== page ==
7 y/o black paint mare needs home ASAP. More information from her owner is below. Please contact her owner directly:
Keona is a black BS Paint, nearly 8 years old, 14.3 hands tall, and a healthy weight of 920 lbs.
She was, well, somewhat of a ‘happy accident’…at first. I had bought her mother who was barely even 2 years old at the time and to everyone’s surprise, she turned out to be pregnant. She gave birth at the Live Oak Stables in Trabuco Canyon and both her and Keona have been there ever since. I never intended to have more than one horse, but at the time I had a decent paying job and was fortunate enough to get financial help from my family, making it affordable for me to keep her. Of course, as the saying goes, there is no such thing as a ‘free’ pet.
Keona was born with a heart murmur (which thankfully since has gone away) and needed several plasma transfusions when she was only days old. A few months after we made it through that is when the limping started. My vet had advised that it was nothing to be concerned about and that she was just going through growing pains. Her hooves do happen to be extremely small for her body size, and we all hoped and assumed that her feet would eventually spread. Sadly, this was not the case. She continued to have on again, off again lameness for a couple years. The lameness at times seeming to get progressively worse. I called the vet again and had them do x-rays and perform an ultrasound, the results revealed a ligament injury in her right front hoof, the list of reasons as to why is practically endless, from the possibility of it being congenital or from the fact that her angles are off. Whatever the cause, it was just the beginning to the growing list of issues she would face as the years passed. Keona has never been without a gimp. This makes training particularly hard due to the simple fact I can’t push her past her limits or she would become lame again and back on stall rest. This goes for both arena work and trail riding.
I’ve done my best to help her and make her comfortable. I’ve been giving her joint supplements, pain meds when necessary, and have tried numerous corrective shoeing applications with my farrier. Nothing ever really seems to help and I know I’m doing little to nothing only being able to treat her symptoms and not the cause. This past May, however, her gimping had gotten worse and she basically can’t be ridden. You can just see how painful every step for her is. No longer receiving financial help from my family, it has been up to me to board, feed, and tend to my 2 horses. I was finally able to have enough money set aside to get the vet to come look at her again and this time the x-rays revealed more than just a swollen ligament, but that she has early signs of Navicular disease of both front hooves, but more so her right then left. What was even more heartbreaking to hear was the cost of each injection that was recommended to not necessarily treat the issue, but just to help make the inevitable more gradual. All I could do was to continue on with the corrective shoeing and constant stall rest.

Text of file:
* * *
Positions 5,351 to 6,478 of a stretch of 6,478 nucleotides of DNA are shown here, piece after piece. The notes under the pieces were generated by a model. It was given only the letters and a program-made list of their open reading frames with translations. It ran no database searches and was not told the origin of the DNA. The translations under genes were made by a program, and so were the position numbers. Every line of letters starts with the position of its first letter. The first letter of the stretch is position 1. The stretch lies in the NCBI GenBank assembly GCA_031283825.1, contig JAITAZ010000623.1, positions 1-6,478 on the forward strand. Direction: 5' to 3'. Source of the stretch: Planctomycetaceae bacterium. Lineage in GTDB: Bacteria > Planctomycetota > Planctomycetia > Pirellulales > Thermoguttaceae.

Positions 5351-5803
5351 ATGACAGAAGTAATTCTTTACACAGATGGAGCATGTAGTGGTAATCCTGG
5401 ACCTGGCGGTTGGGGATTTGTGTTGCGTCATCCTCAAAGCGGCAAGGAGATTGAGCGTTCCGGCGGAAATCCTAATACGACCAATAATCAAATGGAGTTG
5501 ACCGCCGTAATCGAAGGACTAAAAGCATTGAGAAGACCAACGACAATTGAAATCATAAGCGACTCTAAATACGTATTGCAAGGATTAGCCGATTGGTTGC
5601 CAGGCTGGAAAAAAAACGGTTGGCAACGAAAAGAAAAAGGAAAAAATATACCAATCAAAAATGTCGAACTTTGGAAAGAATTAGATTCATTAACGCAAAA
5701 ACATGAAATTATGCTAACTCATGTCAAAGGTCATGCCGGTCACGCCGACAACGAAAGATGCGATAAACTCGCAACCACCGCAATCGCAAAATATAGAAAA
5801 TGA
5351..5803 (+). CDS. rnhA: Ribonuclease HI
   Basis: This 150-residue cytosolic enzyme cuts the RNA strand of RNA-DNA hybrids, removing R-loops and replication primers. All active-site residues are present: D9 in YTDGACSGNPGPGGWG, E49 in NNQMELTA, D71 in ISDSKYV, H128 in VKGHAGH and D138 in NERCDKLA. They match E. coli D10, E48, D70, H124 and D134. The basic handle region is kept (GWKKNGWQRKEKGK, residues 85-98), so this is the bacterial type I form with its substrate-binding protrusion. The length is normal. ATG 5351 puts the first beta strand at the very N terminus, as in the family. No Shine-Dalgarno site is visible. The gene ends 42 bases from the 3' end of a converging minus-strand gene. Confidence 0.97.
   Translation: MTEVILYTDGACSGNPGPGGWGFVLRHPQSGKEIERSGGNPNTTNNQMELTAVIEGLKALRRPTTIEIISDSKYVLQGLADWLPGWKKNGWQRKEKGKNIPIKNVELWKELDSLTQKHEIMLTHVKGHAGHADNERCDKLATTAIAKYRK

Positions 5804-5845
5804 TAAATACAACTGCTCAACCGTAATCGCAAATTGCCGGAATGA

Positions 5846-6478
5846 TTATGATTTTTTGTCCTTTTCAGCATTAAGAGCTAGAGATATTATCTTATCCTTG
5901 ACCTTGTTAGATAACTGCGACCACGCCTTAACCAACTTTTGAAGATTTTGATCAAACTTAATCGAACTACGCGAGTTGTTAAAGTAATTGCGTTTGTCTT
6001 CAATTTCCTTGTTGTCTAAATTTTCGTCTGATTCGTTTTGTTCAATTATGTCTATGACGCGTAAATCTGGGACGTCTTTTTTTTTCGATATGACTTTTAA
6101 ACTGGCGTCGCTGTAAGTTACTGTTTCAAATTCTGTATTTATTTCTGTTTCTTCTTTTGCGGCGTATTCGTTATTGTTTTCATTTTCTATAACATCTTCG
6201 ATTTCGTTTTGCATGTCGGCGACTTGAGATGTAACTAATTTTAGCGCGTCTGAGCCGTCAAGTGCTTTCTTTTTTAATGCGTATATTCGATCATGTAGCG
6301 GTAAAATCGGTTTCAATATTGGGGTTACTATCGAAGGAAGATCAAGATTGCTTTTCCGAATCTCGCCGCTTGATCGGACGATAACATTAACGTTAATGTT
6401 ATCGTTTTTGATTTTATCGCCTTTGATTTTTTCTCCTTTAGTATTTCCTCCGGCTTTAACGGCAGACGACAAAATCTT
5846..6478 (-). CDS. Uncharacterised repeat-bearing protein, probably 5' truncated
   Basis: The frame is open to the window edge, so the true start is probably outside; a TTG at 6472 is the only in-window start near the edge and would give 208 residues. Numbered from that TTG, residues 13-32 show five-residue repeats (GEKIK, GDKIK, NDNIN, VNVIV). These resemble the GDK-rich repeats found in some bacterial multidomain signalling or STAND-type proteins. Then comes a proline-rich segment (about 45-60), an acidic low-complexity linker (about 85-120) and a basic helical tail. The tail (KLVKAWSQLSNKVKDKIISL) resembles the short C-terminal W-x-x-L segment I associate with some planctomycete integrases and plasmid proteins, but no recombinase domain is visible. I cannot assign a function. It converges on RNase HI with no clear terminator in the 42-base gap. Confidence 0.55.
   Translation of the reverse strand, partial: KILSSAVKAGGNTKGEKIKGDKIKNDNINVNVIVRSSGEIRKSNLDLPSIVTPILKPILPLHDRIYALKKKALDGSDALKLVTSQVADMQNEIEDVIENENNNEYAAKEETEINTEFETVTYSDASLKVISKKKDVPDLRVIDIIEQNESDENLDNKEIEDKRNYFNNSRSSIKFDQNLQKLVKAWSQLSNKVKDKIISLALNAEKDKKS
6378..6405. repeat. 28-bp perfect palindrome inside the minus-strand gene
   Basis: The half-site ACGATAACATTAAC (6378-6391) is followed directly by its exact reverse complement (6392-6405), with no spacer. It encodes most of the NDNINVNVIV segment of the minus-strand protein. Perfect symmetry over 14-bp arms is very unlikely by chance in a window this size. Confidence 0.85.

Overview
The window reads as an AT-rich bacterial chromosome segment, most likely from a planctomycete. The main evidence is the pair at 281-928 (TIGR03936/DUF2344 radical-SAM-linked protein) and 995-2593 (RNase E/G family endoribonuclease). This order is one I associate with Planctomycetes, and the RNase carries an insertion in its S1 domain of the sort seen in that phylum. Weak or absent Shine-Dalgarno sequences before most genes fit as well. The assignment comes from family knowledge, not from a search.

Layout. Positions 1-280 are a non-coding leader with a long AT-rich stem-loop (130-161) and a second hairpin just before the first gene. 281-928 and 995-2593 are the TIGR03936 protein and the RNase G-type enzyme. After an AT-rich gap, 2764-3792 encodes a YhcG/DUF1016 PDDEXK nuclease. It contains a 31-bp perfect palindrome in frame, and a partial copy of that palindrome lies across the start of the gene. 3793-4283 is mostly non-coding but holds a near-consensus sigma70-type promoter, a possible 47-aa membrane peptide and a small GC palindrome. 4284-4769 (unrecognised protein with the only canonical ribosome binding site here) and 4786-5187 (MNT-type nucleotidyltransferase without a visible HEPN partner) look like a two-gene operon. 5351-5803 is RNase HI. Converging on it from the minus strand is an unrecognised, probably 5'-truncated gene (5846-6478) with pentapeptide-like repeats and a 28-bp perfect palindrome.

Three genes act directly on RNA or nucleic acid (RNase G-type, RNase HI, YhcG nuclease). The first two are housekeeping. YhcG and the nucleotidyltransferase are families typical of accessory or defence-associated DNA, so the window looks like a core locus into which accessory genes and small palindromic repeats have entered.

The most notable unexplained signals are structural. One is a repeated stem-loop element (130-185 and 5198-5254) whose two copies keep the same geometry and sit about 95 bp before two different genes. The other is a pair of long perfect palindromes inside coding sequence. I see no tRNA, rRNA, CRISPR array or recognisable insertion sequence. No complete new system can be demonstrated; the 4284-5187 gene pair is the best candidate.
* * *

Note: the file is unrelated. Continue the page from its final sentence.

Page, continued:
Months later, with not much change in symptoms, my farrier approached me, being completely honest about how he is at his wits end and that nothing seems to be helping her problem. On top of that, I can’t really afford for him to try anything else since recently my job hours have been cut and the expenses are becoming quite overwhelming. Keona, simply put, is just getting worse as time passes on. We have no pasture at the stables I board them at, only paddocks, which I’ve tried placing her in to see if even that would help by allowing her to move around more freely then to be standing still on her tender feet all day in her stall. I am completely helpless and it’s come to a point where I am struggling to pay for all the additional supplements and medications I give her to try and ease her discomfort. She is a very energetic horse, still young and some days, regardless of the pain, still tries to run around when she’s turned out with her mother. She is a decent trail horse and has even trailered to camping grounds up in the mountains. Yes, she can be quite stubborn and is often very ‘mare-ish’(about a 6 on the scale), but as long as you’re a confident rider and have patience, she’s wonderful to be around. She does great round pen work and responds to hand signals alone very well. I just can no longer afford not just a second horse, but I cannot afford a horse that needs treatment and care like she does. I’ve tried reaching out to friends and family to rehome her and have even called all the universities in California about donating her, but every facility is currently full. I can’t afford her much longer and a rescue is the last hope I have to finding her a safe place to go. I don’t want to take her to auction, that is my absolute last resort that I sincerely don’t want to have happen. If there is any way your rescue could take her or even assist in finding another facility that can, I would be truly grateful. I have attached some recent photos of her as well.